Give Me by Irina Denezhkina
I love learning about cultures that are not really even on my radar. Places or groups of people that I don’t come across, like miners from West Virginia or Dutch tradesman from the 14th century, are always fascinating and, by comparison, make me examine my own life and circumstances. For example, I have never tried to imagine what it is like for young people, teens and twenties, living in post-Communist Russia. Now, after reading Irina Denezhkina’s sparkling debut collection of stories Give Me (Songs for Lovers), I feel like I know.
Denezhkina’s collection of 11 short stories show a group of tough-as-nails young people who experience all the things that the early parts of our lives have to offer: falling in love, disillusionment, desire, despair, and hope. There are a few fantastical stories thrown into the mix, one about Death going online into a chat room and another about a young boy who fights off green men that have been terrorizing his neighborhood. “In the spring the green men went wild. They gnawed the rust off the Dumpsters, growling, whining. They found it hard to even move, they couldn’t piss at all, so they puked. They smelled particularly repulsive in the spring. What they wanted were vagrant women. They used to drag the women behind the trash heaps and rape them with their long purple tongues and their thick purple pricks that were just as long.”
Generally the stories show a rock ‘n’ roll, vodka-soaked, pill-addled culture full of jarring slang and barely subdued violence and lust. Sounds just like home, and the similarities are comforting in a way. Young people in Russia are the same as young people anywhere. In Russia, however, they were left with a gaping hole in the middle of their culture when communism collapsed. Some of the characters introduced in Give Me weren’t even alive for the Cold War that shaped Russia. To a certain extent, they don’t get what all the fuss is about. These are tough kids and they have university exams to worry about, TV to watch, boys to date.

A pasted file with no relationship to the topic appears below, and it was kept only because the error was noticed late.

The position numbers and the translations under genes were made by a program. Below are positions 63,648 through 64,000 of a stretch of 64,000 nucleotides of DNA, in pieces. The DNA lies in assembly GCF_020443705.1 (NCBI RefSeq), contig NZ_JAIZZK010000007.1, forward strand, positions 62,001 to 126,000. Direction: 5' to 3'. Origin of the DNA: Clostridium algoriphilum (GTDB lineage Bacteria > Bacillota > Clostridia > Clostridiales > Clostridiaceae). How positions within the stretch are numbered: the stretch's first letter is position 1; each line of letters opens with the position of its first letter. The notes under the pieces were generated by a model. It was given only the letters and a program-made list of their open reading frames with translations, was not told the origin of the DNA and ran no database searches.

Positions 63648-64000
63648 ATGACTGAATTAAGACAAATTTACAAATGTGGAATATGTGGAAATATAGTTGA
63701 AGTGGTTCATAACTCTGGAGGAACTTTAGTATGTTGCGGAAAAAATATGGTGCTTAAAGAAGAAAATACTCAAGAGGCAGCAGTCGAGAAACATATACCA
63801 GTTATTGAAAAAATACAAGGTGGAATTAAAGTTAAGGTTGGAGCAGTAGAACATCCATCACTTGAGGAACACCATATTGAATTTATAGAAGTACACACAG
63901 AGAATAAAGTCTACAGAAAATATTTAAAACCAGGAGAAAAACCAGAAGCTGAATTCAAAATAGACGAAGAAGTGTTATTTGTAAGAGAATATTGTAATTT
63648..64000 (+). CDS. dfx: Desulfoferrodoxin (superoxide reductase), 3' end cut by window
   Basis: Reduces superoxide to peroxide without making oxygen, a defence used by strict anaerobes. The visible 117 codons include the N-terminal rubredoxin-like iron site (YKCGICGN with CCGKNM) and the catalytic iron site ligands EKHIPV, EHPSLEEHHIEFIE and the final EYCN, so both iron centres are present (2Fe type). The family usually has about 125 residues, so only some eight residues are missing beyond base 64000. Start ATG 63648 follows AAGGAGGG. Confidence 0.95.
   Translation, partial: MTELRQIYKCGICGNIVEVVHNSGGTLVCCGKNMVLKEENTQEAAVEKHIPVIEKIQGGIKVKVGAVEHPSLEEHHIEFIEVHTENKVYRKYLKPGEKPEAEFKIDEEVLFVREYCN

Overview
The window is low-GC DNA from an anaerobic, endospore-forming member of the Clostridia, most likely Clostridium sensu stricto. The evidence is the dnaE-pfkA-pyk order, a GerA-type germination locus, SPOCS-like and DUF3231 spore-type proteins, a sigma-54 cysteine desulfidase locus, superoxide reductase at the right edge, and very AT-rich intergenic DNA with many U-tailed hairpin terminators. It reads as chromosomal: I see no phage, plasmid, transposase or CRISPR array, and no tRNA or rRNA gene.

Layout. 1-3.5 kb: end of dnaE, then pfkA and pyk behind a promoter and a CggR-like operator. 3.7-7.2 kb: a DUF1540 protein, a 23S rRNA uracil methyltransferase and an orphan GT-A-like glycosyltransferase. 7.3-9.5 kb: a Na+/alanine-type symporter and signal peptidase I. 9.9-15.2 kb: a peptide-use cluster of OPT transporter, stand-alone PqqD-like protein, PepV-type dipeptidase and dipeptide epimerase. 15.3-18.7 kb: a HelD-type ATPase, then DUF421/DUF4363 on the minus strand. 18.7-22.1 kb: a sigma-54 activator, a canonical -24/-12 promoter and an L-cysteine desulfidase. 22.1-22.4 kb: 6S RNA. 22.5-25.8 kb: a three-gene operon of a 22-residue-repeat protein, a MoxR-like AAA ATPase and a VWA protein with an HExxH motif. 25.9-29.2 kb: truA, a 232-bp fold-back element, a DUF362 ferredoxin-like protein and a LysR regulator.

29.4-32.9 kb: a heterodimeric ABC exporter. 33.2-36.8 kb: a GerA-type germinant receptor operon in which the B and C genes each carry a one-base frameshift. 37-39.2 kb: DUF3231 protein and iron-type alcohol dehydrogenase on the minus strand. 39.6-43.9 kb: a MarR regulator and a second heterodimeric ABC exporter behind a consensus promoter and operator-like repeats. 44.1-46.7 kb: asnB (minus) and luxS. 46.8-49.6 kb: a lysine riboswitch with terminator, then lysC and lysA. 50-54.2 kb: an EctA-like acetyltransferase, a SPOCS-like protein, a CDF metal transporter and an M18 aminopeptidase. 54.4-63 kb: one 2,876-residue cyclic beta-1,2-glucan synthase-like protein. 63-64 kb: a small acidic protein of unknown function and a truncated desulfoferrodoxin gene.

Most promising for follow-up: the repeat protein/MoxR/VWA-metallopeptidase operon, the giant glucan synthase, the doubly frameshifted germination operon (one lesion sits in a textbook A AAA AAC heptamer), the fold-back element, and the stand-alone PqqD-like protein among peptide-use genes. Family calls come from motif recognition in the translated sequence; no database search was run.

Translated from the Russian by Andrew Bromfield, one of the most striking things about Denezhkina’s work is the seamless dialogue. She plays fast and loose with language, grammar, and punctuation and the result is the reality of how young people talk and act. The title story is about two girlfriends flirting with anything that comes within their orbit as they swish through life, seeking fun. “So we’re standing there whispering, and in the end we wound ourselves up so much we almost legged it top-speed out of the metro. But for some reason, we hung on. Then suddenly I see two boys coming toward us. The one who’s not so tasty is like a Soviet soft toy dog. The other’s Pepsi, pager, MTV, spiky hair, fruit-drop lips, really cocky look. Gorgeous, like a picture in a magazine.”
Denezhkina’s authentic voice might come from her youth (at the time of publication she was 21), but her talent feels deeper than that. There is a current of sorrow running through this work that deepens it from just your typical coming-of-age stories. The insightful look into the lives of Russian youth that Denezhkina gives us is too raw, too real to be just a flash of magnesium. We will be hearing from her again.
Give Me by Irina Denezhkina
Simon & Schuster